HI Stan,
Type inference usually gets tricky once you add subtyping and overloading. Dafny has both, in certain restricted ways. Overloading, because builtin operators like "+" in A + B can mean arithmetic addition, set union, multiset union, map
union, or sequence concatenation, depending on the type of A and B. Subtyping, because "object" is a supertype of all reference types and because "nat" is a subrange type of "int". Because of these restrictions, it may not be impossible to define
an algorithm for type inference.
In the following, I describe three issues with special ties to Dafny. (They are not necessarily problems, just things to think about.)
One commonly encountered problem in Dafny that an improved type inference algorithm would solve is this. Suppose "Repr" is a field of type "set<object>" and you want to do:
Repr := {this} + {this.p};
or:
Repr := {this, this.p};
where "p" is of some reference type other than that of "this". Today, Dafny gives a typechecking error, forcing you to have to rewrite this as:
Repr := {this};
Repr := Repr + {this.p};
The rewrite works, because when an operand to + is of type set<object>, then Dafny is happy to coerce the other to set<object> as well. It would be nice if the programmer didn't have to do this rewrite manually.
In the example I just gave, it is clear what we want the outcome to be. That's not always as clear, as I explain in this next issue. Suppose F is a function that takes and returns a "nat":
function F(n: nat): nat
Consider a statement:
var x := F(15);
What should be the inferred type of "x"? "nat" is a possibility, but what if the code continues with:
x := x  F(x);
In a language where static checking ends with type checking, this might be a problem to which one would apply a most elaborate and complicated solution, trying to figure out when "x" can stay a "nat" or when it has to instead be an "int". In Dafny,
it seems one can get away with something much simpler, namely: infer the type to be the coarsergrained ("base type") "int" and check any further inttonat coercion by the (static) verifier. Hence, in this case, there seems to be no harm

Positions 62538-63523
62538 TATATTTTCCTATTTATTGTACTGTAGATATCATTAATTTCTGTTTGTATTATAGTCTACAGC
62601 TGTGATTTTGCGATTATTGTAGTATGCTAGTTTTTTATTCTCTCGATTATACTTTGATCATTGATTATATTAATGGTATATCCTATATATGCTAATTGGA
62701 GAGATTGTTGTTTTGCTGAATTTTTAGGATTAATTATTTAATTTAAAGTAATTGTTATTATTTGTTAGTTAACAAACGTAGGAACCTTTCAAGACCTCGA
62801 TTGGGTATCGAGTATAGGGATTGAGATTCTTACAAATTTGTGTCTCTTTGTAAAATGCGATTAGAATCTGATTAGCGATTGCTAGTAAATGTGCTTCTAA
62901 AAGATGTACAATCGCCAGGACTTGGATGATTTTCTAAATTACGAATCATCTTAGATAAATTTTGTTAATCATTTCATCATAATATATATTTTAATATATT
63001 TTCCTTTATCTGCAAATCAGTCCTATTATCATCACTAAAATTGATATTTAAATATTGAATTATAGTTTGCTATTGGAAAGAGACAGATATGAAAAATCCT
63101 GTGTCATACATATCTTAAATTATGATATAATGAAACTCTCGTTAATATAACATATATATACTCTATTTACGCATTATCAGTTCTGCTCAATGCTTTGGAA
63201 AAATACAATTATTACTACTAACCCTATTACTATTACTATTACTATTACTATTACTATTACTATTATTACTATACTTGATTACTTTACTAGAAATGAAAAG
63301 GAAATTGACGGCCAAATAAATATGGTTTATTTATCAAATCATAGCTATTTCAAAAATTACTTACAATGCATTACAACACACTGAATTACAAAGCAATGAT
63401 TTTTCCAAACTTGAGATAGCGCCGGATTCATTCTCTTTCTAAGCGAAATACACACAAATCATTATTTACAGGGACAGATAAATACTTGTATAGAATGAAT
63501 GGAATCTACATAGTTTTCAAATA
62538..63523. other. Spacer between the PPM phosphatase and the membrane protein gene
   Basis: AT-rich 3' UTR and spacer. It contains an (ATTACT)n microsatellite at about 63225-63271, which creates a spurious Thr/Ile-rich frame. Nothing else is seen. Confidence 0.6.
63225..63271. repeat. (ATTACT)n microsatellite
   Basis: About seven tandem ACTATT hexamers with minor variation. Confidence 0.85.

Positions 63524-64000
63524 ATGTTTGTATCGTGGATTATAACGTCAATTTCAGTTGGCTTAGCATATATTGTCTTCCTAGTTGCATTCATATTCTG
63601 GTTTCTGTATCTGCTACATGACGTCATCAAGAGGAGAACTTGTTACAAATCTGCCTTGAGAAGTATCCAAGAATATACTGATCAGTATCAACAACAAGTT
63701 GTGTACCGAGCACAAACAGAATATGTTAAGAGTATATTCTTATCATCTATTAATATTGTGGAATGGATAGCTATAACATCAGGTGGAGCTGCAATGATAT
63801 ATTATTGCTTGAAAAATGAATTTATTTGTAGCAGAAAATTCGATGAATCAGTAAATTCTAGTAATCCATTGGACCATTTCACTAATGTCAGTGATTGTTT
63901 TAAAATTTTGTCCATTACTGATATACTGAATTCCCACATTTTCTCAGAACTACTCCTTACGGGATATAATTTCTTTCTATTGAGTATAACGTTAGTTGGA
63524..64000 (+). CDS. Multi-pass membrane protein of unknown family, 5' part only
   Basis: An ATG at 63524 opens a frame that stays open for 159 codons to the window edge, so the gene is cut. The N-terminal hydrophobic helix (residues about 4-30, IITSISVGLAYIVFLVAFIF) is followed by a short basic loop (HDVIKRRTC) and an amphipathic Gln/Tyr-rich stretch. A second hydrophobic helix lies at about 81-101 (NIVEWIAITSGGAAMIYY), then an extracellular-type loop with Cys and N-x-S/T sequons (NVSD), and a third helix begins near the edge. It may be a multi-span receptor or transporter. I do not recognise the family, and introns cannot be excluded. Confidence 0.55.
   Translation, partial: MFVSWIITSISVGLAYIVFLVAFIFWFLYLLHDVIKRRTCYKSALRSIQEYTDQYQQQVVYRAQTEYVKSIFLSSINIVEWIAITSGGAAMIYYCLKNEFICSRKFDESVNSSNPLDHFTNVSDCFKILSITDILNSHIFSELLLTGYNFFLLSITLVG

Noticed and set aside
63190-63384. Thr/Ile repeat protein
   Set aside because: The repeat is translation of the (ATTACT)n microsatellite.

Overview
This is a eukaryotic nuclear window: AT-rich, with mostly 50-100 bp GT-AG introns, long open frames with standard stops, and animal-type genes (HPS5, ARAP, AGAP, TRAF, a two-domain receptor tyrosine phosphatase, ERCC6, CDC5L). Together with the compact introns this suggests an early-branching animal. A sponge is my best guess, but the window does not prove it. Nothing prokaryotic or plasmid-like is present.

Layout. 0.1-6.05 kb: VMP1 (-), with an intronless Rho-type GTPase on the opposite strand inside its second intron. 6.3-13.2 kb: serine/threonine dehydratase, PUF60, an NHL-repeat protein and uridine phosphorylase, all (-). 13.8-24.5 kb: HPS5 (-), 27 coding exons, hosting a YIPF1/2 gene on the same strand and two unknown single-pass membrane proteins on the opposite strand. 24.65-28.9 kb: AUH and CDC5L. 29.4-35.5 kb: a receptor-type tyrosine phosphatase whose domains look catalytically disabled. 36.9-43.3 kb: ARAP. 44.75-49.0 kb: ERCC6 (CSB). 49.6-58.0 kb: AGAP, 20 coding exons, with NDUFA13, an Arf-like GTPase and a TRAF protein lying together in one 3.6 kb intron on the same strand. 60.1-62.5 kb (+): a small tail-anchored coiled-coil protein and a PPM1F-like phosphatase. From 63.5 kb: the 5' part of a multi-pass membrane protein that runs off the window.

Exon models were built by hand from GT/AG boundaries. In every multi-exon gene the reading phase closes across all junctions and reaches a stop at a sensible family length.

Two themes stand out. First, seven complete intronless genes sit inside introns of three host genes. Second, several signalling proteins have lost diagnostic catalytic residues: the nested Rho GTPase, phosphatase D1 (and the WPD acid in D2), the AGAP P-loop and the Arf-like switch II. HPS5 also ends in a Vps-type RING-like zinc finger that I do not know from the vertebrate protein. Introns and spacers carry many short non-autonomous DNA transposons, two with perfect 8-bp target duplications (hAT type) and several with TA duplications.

in inferring just base types.
In this regard, subranges seem different than the subtyping that "object" gives rise to, because if "c" is a reference of class type "C", then you would want "{c}" to be of type set<C>you won't want the type inference algorithm to leap to the "base"
type and inferr set<object>.
Note also that the coercioncheckedbytheverifier trick would not always be pleasant. For example, a coercision from List<int> to List<nat>, where List<T> is the standard datatype for list of T's, may require an inductive proof.
And a coercsion from List<C<int>> to List<C<nat>>, where C<T> is some class with fields of type T, would require a proof that depends on the state of the heap (and, in fact, would be unsafe in the presence of changes in the heap).
Heapdependent coersions should probably be forbidden; the others could be allowed, but would require some engineering of the verifier in order to set up provable proof obligations. (Note that the List<int> to List<nat> coercion does not
look very appealing for runtime checking either, in languages where that is of concern.)
The third issue concerns quantifications. Consider an expression
forall x :: F(x) < 100
In order for this expression to be wellformed, "x" must be a "nat" (that is, "x" must be an integer at least 0). If the type of "x" is inferred as "int", then the verifier would complain about a violated precondition for F. That's probably how
type inference should behave. Unfortunately, it means the programmer has to manually write:
forall x :: 0 <= x ==> F(x) < 100
or
forall x: nat :: F(x) < 100
Note that for bound variables of quantifiers, it really matters what the inference doesthe more values the types allow, the stronger the universal quantifier is! For example, although "nat" is a possible typing of:
forall n :: n <= 2*n
the quantifier is "true" with "n: nat" but "false" with "n: int".
Rustan